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Q&A: Jason Ritter of 'The Event'

Posted 12:13pm on Monday, Mar. 07, 2011

Sci-fi TV stars often endure strange encounters with obsessive fans. It's a requisite part of the job. But Jason Ritter, star of NBC's The Event, has turned the scenario upside-down. To hear him tell the story, he's the creepy one and the fans are trying to get away. Well, one fan anyway. "There was this guy who came up to me pretty early in the show's run," Ritter recalls. "He said, 'Hey, I really like The Event. I just have to ask you: What is the Event going to be?' In hindsight, I think he was sort of making a joke. But I started to go into some of my theories about it. I could tell he wanted to go, like he was in a rush to get somewhere, but I was bending his ear a little more than he had expected. He probably expected me to say, 'Oh, yeah, ha ha, yeah, man. I don't know. We'll see. Bye.' But when I was like, 'Well, let's sit down and talk about it,' I think it weirded him out a little." Consider this a warning in case you happen to cross paths with Ritter, who plays Sean Walker on The Event, which returns from a three-month hiatus at 7 p.m. CT Monday, March 7.

Is it true that you still don't know what the Event is going to be?

"I don't. I know that there are other cast members who do. Laura Innes does and Ian Anthony Dale does. I think Blair Underwood thought he knew, but now he's not sure. Sarah Roemer and I keep having theories with each other, but we get proven wrong."

Is it a good thing that you've been kept in the dark?

"There's something nice about being in line with your character. It's harder to pretend you don't know something than to just actively not know it. Out of all of the actors, Sarah and I know the least about what's going forward. But it's been fun. I meet up with Sarah every day and we jump off into the unknown."

What was it about the premise and your character that made you want to do this show?

"Selfishly, I was intrigued by the journey of the character of Sean Walker, that he goes from this regular nice guy who's about to propose to his girlfriend to a guy pulling out a gun on a plane and demanding to be let into the cockpit. And on a show that goes back and forth in time, you get to jump back and forth between different emotional states much more than you do on a show that's just continuous. So that was exciting. I was really just intrigued by everything in the pilot. I wanted to know more about every single character that I read. I wanted to know where the plane went. It was intriguing in a way that a lot of the other pilot scripts weren't for me."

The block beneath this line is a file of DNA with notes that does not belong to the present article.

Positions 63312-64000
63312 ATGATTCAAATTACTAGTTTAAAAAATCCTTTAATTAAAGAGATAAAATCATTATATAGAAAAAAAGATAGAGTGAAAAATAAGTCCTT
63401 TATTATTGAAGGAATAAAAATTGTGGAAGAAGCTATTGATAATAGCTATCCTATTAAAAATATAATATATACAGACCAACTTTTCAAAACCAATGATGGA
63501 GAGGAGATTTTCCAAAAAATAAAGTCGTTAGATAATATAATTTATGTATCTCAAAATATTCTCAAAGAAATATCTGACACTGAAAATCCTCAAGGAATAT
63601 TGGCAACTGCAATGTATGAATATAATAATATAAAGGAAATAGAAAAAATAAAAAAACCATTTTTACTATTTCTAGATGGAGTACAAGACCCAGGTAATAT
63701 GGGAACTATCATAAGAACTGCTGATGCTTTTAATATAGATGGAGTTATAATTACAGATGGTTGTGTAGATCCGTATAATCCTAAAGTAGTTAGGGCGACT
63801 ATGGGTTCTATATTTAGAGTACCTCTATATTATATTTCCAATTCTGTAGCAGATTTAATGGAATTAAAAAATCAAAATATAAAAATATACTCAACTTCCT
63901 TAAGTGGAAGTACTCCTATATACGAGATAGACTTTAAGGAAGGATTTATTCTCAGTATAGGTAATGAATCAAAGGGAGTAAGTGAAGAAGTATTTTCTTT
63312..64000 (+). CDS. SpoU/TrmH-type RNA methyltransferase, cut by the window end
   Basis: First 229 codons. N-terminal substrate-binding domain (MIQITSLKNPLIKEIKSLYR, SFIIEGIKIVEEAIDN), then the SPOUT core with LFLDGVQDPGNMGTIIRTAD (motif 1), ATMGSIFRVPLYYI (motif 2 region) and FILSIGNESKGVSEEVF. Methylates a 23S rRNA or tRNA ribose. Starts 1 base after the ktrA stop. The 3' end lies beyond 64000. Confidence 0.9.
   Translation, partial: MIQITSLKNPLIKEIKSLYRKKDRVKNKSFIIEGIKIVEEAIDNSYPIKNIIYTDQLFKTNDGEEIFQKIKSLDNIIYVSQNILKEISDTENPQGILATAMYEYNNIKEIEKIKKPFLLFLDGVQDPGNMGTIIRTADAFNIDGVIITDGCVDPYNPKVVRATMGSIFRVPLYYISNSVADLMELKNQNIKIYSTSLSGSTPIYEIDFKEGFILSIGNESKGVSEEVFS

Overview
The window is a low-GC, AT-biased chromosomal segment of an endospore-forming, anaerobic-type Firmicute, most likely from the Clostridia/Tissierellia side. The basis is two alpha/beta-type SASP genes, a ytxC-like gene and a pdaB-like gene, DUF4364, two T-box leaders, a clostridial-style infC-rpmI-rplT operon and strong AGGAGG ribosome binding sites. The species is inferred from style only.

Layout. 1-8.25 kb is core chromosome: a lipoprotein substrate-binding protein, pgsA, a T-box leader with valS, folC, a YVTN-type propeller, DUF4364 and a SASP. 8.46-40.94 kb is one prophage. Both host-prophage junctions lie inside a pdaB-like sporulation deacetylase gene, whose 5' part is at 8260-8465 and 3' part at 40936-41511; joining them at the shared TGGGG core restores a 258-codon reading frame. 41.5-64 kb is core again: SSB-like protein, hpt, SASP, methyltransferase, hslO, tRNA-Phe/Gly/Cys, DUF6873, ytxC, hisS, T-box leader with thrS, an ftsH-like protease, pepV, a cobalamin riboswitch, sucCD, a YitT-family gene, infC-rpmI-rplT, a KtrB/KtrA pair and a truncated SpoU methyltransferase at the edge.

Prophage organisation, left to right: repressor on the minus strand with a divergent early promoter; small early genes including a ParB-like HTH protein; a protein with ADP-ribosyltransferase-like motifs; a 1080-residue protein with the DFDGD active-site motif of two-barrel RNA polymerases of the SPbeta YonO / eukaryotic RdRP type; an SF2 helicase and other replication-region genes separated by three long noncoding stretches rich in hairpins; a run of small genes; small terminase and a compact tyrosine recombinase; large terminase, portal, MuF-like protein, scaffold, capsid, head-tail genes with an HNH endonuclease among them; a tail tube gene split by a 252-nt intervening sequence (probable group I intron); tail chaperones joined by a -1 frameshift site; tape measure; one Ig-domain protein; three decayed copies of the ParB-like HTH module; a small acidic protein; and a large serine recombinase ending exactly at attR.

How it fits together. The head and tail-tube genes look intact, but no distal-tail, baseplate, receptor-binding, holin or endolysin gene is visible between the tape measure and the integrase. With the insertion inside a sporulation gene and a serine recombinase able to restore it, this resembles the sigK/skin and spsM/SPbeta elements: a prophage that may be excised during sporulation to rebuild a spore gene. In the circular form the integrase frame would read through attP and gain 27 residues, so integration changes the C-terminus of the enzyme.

This is the first time you've played an action hero. Has it been a good experience for you?

"I've certainly learned a lot more about guns. This show marks my first shootout. I had never done that before, so that was a lot of fun. I think that my favorite stunt that I got to do was I had to pick up Agent Collier and put her in the car and then we had to drive away from this giant explosion. I had no idea exactly how giant the blast would be. I started to drive away and then all three of my rear view mirrors just turned orange for about two seconds. Then it was all over. I got out of the car and I looked at a friend's camera phone. He had recorded the whole thing. And I got scared in retrospect."

Your costars say you're the non-stop joker on the set. True?

"Yeah. We have long days sometimes and I try to keep up morale. But also realize that my jokes, which are mostly bad puns, work best at about 2 or 3 in the morning. It's a selfish thing on my part to get the biggest laugh on what's probably a lame joke by waiting until brains have stopped functioning at a high level."

What are your thoughts about the show having to endure a three-month break? Might that be bad for the show? What if viewers don't come back?

"It's a necessary break in order for NBC to be able to air the final episodes all in a row without interruption. It's a long wait, but the payoff will be all the better for it. Obviously it's something they thought a lot about, whether to take short breaks but multiple breaks or just go for one big break and then give the audience what they want once we start back up. So now there's no stopping us until the very end."

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